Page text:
Home > Blog > Climate Change
With the ocean covering about 70% of our planet, it provides us not only food and transportation, but also medicinal ingredients that help combat cancer and heart disease. According to the World Wildlife Fund, over 250 million people depend on the ocean for coastal protection and livelihoods.
While the ocean fuels the world’s food security and economy by transporting around 90% of global trade, it also ensures humanity’s survival by producing half of the oxygen we breathe. But only few are aware of how the ocean also regulates our weather and climate—the theme chosen for this year’s World Meteorological Day celebrated last March 23. “The Ocean, Our Climate and Weather” trains the spotlight on how the ocean affects our atmosphere, the importance of ocean monitoring, and the impacts of climate change.
How the Ocean Shapes Weather and Climate
We get most of our freshwater supply from rain, produced by the water cycle fed by the ocean. According to the World Meteorological Organization (WMO), this happens because the ocean absorbs a significant amount of the sun’s heat, and releases it to the atmosphere as water vapor. Ocean currents distribute water vapor around the globe, influencing weather and climate in different areas. The interaction between the atmosphere and the ocean produces El Niño, associated with warm and dry conditions; and La Niña, which brings wet conditions.
PAGASA Hydrologist Rosalie Pagulayan shares how oceans shape Philippine weather. “Our ocean plays a big role in the formation of tropical cyclones or bagyo. Here in the tropics, the oceans provide all the necessary energy to sustain a tropical cyclone. If you notice, when the cyclone makes landfall, it weakens. It regains strength and intensity when it crosses large bodies of water.”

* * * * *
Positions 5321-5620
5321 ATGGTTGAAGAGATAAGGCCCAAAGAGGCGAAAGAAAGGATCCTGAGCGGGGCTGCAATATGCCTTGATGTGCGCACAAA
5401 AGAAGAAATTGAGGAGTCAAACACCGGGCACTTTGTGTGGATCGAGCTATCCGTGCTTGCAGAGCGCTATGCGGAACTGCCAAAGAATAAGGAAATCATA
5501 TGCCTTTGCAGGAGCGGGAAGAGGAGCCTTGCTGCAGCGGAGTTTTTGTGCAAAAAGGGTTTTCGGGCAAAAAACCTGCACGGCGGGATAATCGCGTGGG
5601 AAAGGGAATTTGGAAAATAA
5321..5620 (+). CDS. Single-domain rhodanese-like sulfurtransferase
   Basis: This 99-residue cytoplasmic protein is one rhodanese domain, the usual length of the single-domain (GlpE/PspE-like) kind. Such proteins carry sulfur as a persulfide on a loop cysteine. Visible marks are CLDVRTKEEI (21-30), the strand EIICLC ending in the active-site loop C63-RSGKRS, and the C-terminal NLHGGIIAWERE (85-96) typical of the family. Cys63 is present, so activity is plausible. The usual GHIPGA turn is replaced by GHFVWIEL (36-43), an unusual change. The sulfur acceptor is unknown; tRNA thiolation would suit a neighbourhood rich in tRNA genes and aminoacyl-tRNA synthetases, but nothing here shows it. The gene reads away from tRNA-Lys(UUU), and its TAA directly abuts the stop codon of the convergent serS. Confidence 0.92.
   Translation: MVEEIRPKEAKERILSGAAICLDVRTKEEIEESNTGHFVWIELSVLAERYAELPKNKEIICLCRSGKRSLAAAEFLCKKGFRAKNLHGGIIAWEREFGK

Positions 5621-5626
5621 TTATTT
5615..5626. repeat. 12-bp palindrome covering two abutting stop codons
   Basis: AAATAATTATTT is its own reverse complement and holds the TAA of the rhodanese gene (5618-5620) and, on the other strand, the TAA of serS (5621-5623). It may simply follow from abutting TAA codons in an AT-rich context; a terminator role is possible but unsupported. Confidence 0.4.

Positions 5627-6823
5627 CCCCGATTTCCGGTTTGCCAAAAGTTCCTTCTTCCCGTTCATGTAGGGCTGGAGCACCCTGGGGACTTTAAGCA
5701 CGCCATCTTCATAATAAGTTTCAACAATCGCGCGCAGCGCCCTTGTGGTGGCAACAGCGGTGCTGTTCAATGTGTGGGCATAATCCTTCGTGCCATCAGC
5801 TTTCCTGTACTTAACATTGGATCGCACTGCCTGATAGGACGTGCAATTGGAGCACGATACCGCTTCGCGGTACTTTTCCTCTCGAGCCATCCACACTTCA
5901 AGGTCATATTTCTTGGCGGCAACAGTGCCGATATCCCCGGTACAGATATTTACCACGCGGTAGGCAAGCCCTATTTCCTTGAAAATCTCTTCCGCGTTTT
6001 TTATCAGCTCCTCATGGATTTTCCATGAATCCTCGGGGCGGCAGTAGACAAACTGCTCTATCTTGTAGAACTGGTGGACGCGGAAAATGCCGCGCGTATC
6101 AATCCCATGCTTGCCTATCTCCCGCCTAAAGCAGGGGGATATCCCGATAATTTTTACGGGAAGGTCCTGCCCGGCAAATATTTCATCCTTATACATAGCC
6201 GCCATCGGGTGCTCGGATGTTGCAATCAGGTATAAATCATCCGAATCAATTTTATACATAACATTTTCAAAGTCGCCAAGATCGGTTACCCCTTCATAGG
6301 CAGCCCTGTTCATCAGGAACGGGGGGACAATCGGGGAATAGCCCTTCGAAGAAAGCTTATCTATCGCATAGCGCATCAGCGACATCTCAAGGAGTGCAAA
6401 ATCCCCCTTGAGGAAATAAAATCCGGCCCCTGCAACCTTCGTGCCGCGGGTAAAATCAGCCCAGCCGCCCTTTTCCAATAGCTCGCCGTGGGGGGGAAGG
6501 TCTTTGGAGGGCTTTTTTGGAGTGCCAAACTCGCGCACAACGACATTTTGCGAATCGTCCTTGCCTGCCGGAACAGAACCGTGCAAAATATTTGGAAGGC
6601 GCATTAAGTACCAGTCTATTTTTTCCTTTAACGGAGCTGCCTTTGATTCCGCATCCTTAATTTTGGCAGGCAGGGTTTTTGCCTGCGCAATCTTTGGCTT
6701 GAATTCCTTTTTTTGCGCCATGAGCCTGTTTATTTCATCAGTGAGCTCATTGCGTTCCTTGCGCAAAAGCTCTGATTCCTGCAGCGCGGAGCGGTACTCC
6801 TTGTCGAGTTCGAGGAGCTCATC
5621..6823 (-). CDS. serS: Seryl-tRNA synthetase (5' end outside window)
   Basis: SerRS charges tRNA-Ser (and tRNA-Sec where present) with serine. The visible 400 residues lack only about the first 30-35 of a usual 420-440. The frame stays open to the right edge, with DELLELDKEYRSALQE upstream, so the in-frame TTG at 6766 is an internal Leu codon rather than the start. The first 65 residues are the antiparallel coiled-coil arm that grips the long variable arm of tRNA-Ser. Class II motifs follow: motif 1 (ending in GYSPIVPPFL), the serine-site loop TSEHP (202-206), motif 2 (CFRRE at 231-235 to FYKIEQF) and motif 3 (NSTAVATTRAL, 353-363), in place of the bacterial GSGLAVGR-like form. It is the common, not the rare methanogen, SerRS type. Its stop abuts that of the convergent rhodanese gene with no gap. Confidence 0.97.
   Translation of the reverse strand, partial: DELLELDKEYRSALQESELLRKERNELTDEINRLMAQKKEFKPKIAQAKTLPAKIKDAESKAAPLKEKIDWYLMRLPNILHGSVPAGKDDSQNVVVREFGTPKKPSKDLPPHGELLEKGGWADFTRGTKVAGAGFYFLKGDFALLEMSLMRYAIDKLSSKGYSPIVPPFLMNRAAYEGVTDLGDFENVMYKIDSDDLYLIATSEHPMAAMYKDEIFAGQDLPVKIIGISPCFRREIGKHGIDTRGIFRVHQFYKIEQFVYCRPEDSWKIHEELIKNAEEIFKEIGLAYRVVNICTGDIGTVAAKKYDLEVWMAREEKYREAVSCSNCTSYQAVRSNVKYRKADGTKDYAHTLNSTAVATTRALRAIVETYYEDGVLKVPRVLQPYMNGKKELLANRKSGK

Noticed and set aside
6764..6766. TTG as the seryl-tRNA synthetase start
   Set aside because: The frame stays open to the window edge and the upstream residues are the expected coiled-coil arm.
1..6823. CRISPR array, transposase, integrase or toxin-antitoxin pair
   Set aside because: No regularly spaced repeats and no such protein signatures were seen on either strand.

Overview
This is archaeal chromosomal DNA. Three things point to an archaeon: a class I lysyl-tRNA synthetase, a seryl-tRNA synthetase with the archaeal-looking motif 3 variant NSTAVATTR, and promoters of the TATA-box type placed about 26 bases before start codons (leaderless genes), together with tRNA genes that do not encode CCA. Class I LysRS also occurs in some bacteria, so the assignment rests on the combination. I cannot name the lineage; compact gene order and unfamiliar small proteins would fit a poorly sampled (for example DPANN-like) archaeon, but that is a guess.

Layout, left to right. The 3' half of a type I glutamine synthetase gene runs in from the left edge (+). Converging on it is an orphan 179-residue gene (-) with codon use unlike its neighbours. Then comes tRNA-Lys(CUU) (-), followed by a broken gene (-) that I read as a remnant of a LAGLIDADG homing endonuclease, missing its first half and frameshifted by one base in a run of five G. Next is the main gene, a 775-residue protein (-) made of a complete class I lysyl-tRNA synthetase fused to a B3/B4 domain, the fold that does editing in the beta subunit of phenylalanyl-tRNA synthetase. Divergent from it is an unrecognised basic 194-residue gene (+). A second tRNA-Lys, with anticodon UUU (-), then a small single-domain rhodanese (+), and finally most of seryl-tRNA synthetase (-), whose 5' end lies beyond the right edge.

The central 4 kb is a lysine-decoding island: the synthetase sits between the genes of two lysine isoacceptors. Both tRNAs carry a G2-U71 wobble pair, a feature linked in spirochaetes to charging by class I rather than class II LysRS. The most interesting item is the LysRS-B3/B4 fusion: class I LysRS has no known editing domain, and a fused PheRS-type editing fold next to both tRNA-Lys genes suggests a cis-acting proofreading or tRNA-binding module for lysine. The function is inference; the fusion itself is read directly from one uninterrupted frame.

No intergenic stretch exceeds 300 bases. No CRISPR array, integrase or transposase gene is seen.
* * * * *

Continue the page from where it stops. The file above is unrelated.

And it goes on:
Around 20 tropical cyclones enter the Philippine boundary each year, making it the most tropical cyclone-visited country in the world. While cyclones may lead to disasters, they also provide half of the country’s rains, which fill up dams.
Climate Change and Our Oceans
The ocean fights global warming by absorbing 50 times more carbon dioxide than the atmosphere, and more than 90% of excess heat trapped by greenhouse gases. But human activities such as fossil fuel use, livestock production and deforestation are boosting global temperatures.
“Ocean heat is at record levels because of greenhouse gas emissions, and ocean acidification continues unabated. The impact of this will be felt for hundreds of years because the ocean has a long memory,” says WMO Secretary-General Prof. Petteri Taalas. Impacts include the melting of ice in Greenland and Antarctica, which contribute to the rise in sea level. “In 2020, the annual Arctic sea ice minimum was among the lowest on record, exposing Polar communities to abnormal coastal flooding, and stakeholders such as shipping and fisheries, to sea ice hazards,” Taalas explains.
Excess heat in oceans also cause extreme weather events, such as the most active Atlantic hurricane season on record in 2020, which produced 30 named tropical cyclones. “Warmer oceans result to more evaporation. When there’s more moisture in the atmosphere, this may result in intensified tropical cyclones,” says Pagulayan. “This means stronger rains, storm surges, and the possibility of tornadoes. Coastal communities will be inundated even those that do not usually experience floods. Heat waves may occur. While some parts of the country may experience droughts, other parts will receive excess rainfall. The greatest impact is on food production.
”When the ocean absorbs more than its fill of carbon dioxide emissions, its waters lose oxygen and become more acidic. This disturbs ecosystems, causing deaths among marine species and reducing food supply for humans.
Monitoring the Ocean
The ocean is a vast and mighty force, and its power will be more than we can handle if the climate crisis continues. WMO works to improve and widen its scope of observation, research and operational services for climate change adaptation and promoting resilience among communities.
As more and more populations settle along coastlines, accurate and impact-based forecasts as well as multi-hazard early warning systems need to be in place to save lives. Tourism and maritime transportation rely on actionable information in securing their operations and promoting economic growth.
Though the COVID-19 pandemic has impacted WMO’s operations through its recall of research vessels and failure in maintaining its ocean buoys, the organization remains dedicated to expanding its global observing system—something Pagulayan is grateful for. “Global warming creates a domino effect in our environment. Animal and plant species that fail to adapt can result in their extinction. We need to deepen our study on all these impacts. Through WMO, PAGASA is able to collaborate with other countries to gather enough data and scientific evidence on climate change and our ocean,” she ends.